Parasitic fringe drift from unwanted scatterings limits the long-term stability of waveguide-based optical spectrometers. Yet their spectral features provide relevant information that can be used to improve performance of the spectrometer. We show that fringe drift can be extracted and utilized to perform accurate thermal stabilization, especially in the case of integrated waveguide sensors. In this Letter, effective stabilization of a methane silicon photonic sensor is demonstrated, and significant reduction in fringe noise is clearly observed. 2020 Optical Society of America
Sterczewski, Lukasz A. et al. “Terahertz Spectroscopy of Gas Mixtures With Dual Quantum Cascade Laser Frequency Combs.” ACS Photonics 7 (2020): 1082–1087.

2019

Sterczewski, Lukasz A., Jonas Westberg, and Gerard Wysocki. “Computational Coherent Averaging for Free-Running Dual-Comb Spectroscopy.” Optics Express 27 (2019): 23875–23893.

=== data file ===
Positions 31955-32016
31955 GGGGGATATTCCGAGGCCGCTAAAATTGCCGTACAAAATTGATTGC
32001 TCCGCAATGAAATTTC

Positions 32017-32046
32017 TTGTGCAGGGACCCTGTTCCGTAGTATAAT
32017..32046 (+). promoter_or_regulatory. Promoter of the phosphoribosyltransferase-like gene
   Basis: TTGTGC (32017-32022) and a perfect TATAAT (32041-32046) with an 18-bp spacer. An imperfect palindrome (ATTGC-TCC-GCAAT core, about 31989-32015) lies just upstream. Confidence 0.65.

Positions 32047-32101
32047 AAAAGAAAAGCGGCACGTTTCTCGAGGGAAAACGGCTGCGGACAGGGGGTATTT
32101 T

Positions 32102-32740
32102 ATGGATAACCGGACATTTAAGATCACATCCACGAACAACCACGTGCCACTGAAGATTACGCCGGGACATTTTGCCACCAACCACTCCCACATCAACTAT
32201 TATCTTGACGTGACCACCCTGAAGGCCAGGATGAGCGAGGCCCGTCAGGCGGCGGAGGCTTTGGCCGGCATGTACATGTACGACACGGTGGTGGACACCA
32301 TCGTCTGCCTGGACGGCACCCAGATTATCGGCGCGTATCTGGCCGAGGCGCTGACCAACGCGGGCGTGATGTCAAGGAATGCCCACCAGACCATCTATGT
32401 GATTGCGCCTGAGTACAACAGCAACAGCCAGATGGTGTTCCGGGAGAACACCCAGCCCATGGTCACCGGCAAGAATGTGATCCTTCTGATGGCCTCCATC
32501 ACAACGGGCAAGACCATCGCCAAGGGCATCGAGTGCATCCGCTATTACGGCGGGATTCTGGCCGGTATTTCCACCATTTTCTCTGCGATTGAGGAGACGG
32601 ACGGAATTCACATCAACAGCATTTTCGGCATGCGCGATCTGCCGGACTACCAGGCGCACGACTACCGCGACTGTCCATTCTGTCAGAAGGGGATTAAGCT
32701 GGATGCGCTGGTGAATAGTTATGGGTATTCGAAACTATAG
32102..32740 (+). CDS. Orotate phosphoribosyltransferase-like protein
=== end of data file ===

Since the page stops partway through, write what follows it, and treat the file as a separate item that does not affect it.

Dual-comb spectroscopy is a rapidly developing spectroscopic technique that does not require any opto-mechanical moving parts and enables broadband and high-resolution measurements with microsecond time resolution. However, for high sensitivity measurements and extended averaging times, high mutual coherence of the comb-sources is essential. To date, most dual-comb systems employ coherent averaging schemes that require additional electro-optical components, which increase system complexity and cost. More recently, computational phase correction approaches that enables coherent averaging of spectra generated by free-running systems have gained increasing interest. Here, we propose such an all-computational solution that is compatible with real-time data acquisition architectures for free-running systems. The efficacy of our coherent averaging algorithm is demonstrated using dual-comb spectrometers based on quantum cascade lasers, interband cascade lasers, mode-locked lasers, and optically-pumped microresonators.
Sterczewski, Lukasz A. et al. “Terahertz Hyperspectral Imaging With Dual Chip-Scale Combs.” Optica 6 (2019): 766–771.